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If a Tree Falls on Your Car, Who's at Fault?

By Daniel Taylor, Esq. | Last updated on

When a large tree limb falls or an entire tree tips over, your car can suffer serious damage.

In some instances, this damage may be covered by your auto insurance policy. In others, it may be covered by the insurance policy of the property owner.

But in the event that the damage isn't covered by insurance, who, if anyone, can be held legally at fault for damage to your ride caused by a tree?

Negligence, Premises Liability

The most likely way to recover for damage to your vehicle caused by a fallen tree or dropped limb would be a claim against the property owner for negligence. Negligence generally requires that a person who owes a duty of reasonable care to another person violates that duty, causing injury or loss.

One such duty of reasonable care is the duty of property owners or possessors to maintain their property in a reasonably safe manner. A property owner or tenant who fails to take reasonable steps to prevent other from being harmed by dangerous conditions on their property may be held liable for negligence under the legal theory of premises liability.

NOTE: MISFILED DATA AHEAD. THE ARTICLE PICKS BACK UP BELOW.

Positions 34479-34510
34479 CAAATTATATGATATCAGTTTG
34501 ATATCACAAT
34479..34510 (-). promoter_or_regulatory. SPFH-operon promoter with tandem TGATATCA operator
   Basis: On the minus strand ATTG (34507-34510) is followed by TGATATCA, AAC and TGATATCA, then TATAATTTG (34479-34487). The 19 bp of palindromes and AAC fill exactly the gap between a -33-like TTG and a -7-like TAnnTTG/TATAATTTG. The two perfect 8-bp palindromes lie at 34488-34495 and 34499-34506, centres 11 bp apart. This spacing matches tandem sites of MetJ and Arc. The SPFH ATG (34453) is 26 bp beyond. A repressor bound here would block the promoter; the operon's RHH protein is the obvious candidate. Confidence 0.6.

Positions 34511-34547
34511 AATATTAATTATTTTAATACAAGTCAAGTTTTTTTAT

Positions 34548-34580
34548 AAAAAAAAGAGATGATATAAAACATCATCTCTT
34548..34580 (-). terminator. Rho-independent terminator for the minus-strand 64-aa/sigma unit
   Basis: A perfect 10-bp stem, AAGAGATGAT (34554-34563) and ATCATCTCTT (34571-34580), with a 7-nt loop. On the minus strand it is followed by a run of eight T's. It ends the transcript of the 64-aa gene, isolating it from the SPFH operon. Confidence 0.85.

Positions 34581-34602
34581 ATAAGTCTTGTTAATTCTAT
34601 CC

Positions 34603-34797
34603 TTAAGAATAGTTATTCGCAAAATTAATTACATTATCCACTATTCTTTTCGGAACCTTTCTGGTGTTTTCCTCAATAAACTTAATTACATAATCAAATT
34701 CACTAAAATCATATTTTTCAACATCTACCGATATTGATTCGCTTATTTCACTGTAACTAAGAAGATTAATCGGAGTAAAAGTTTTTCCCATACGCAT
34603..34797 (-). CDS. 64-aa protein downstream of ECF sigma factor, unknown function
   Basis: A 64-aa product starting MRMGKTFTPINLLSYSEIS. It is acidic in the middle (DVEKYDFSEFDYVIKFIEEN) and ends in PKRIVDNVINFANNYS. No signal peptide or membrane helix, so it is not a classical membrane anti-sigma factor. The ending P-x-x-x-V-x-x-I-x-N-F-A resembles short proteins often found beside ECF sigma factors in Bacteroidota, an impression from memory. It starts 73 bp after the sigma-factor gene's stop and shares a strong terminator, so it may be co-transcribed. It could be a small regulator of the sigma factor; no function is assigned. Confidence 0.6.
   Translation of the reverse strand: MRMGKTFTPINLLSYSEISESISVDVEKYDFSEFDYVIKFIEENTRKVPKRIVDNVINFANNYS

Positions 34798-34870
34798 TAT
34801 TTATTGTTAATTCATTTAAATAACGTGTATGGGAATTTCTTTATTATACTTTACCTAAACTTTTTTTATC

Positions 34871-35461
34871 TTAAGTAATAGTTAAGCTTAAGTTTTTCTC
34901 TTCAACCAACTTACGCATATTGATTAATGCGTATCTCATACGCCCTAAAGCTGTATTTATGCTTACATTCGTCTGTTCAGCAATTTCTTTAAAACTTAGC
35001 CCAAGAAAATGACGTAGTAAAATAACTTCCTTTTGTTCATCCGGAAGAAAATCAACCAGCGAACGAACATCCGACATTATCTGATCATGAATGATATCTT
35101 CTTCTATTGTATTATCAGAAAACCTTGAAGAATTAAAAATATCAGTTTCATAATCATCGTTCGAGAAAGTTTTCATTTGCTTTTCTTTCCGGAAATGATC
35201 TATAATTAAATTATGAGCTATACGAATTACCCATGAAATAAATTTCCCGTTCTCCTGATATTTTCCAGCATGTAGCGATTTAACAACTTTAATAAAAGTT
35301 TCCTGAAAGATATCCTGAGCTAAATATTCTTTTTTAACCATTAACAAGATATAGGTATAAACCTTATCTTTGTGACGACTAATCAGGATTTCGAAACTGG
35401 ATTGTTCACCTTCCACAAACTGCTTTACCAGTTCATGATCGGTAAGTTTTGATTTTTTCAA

What Is Reasonable?

To prove premises liability in a limb or tree incident, however, it generally must be shown that the property owner failed to exercise reasonable care in maintaining his trees. Alas, this may be difficult to prove.

After all, what is reasonable care when it comes to trees? Inspecting them visually once a year? Hiring a trained arborist to come inspect them? Ultimately, you may have to prove that the owner of the property knew or should have known that the tree was liable to fall or shed limbs in a dangerous manner, and that the damage was not the recent of a so-called "act of God."

What If It's a City Tree?

If the tree is on property owned by the city, state or other government entity, then you will need to observe the special requirements for filing suit against the government, which typically involves first filing a claim with the government within a specific amount of time following the incident.

In addition, premises liability claims against the government may be bound by state immunity statutes that establish a lower standard of reasonably care for the government that private property owners.

If you've suffered injury or property loss caused by a tree or tree limb, an experienced personal injury lawyer can help explain your legal options and advise you on what to do next.

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